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This question had a factual, referenced answer. Now it has a deleted, factual, referenced answer.

A moderator wrote "I removed the references, and then deleted the answer as unreferenced."

Why was this answer deleted?

To be more specific, the references were removed late last evening saying they were 'light'. They were to Wikipedia, but I was using them to back up essentially well-known figures over which there is little dispute. The comments also said they 'backed up the claim', something I don't understand since they backed up figures I used to declare the claim false. Then a few hours later, most of which was night in my time zone, and before I had a chance to look at the edits to the answer, the entire answer was deleted.

If anyone, mod or otherwise, believe the answer needs additional references, please say so in comments and I will add them.

As an answer pointed out, it is possible to request undeletion. The answer now has references, so I formally request undeletion.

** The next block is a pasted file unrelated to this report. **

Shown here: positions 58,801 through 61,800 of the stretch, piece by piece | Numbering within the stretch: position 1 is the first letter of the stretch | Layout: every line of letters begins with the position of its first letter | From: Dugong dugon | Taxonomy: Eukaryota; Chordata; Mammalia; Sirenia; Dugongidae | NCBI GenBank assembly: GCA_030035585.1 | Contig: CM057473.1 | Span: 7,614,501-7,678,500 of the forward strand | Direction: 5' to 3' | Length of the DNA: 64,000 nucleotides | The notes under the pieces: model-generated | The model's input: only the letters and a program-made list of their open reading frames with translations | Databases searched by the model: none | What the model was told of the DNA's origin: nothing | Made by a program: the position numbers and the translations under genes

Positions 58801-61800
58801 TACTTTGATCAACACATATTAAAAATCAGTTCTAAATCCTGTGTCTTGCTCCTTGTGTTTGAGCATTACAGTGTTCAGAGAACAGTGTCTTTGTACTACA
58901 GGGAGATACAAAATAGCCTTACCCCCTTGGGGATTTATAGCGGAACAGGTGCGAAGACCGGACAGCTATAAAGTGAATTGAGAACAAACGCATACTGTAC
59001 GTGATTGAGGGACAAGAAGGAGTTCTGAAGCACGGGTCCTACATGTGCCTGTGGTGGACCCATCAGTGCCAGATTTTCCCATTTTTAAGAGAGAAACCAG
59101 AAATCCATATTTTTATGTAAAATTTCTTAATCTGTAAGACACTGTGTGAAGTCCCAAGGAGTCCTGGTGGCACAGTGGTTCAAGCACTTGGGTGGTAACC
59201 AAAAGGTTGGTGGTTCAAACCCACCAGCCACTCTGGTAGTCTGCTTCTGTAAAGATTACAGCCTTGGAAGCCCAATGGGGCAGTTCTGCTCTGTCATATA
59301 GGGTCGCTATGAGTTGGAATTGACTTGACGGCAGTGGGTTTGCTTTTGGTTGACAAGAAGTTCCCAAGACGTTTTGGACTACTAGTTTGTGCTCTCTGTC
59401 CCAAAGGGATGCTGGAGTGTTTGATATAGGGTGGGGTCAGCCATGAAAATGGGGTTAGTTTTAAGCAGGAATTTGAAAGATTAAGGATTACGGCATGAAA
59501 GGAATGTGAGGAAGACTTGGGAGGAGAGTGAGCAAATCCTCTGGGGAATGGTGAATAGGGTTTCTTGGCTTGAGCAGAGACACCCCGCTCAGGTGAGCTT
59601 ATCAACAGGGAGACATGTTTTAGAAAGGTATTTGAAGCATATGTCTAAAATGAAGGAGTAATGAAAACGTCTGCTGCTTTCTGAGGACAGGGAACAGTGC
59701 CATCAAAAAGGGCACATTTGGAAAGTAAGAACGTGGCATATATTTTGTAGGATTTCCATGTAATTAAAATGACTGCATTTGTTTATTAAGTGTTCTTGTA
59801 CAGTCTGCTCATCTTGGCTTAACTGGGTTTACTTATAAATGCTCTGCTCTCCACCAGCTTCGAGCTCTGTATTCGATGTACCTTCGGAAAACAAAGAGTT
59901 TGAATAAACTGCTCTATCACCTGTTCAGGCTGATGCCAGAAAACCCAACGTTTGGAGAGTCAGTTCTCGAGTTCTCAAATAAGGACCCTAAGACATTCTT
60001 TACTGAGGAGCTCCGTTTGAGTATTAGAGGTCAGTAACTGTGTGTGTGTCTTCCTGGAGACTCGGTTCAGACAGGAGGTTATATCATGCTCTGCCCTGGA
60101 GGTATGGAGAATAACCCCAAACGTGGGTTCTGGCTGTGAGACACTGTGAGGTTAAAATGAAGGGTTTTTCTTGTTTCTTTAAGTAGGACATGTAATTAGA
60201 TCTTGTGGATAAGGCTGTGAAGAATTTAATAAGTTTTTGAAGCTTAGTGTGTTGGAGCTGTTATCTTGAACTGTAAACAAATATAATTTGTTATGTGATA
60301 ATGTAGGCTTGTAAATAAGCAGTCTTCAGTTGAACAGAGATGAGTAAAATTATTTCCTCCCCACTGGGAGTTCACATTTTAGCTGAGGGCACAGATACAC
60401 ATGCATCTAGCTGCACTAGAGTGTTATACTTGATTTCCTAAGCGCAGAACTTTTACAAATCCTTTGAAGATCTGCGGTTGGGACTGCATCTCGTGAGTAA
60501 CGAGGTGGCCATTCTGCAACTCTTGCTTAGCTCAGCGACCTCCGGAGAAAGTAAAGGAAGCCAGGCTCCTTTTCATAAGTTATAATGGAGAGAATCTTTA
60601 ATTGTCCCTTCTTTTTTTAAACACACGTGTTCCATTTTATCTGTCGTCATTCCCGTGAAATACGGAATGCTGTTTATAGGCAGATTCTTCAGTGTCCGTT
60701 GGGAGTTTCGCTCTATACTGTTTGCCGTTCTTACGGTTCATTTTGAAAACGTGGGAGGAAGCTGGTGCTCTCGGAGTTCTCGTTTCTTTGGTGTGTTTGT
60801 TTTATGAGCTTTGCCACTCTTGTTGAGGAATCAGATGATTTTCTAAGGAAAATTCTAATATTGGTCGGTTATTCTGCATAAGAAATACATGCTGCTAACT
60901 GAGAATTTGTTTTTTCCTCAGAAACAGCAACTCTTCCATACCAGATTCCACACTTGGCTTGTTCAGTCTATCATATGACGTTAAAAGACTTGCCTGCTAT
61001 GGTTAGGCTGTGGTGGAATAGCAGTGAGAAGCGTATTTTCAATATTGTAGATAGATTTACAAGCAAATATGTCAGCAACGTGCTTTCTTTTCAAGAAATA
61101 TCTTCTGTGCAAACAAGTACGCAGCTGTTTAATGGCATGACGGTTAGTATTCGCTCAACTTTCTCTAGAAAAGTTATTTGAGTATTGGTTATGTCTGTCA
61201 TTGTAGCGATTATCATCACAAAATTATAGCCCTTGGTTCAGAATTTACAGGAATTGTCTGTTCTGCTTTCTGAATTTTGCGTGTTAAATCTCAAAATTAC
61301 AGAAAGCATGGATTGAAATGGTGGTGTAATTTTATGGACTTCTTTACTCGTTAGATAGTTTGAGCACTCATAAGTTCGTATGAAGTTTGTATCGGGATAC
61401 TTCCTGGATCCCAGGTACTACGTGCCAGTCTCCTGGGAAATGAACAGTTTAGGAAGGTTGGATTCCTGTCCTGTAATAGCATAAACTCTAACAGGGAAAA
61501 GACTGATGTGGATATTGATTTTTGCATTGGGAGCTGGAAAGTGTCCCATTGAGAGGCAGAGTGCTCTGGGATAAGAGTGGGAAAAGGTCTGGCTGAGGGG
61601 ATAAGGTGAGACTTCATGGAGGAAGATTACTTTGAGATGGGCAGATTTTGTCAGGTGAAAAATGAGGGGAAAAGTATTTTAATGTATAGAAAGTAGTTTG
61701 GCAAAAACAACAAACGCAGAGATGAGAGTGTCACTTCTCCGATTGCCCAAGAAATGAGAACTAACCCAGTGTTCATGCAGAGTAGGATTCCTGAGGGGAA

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  • LOL, the post was undeleted, then just deleted again. What the hell is going on here? – user34380 Jun 20 '16 at 14:41
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    I deleted this myself, because there is now a better answer than mine that says all the stuff I wanted to, but with better references. Please vote up ryan's answer. – DJClayworth Jun 20 '16 at 14:46
  • Ah, alright makes sense. Thanks for clarifying. :) – user34380 Jun 20 '16 at 14:54
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Here's the full motivation, hope it helps you fix your answer.

This question had a factual, referenced answer. Now it has a deleted, factual, referenced answer.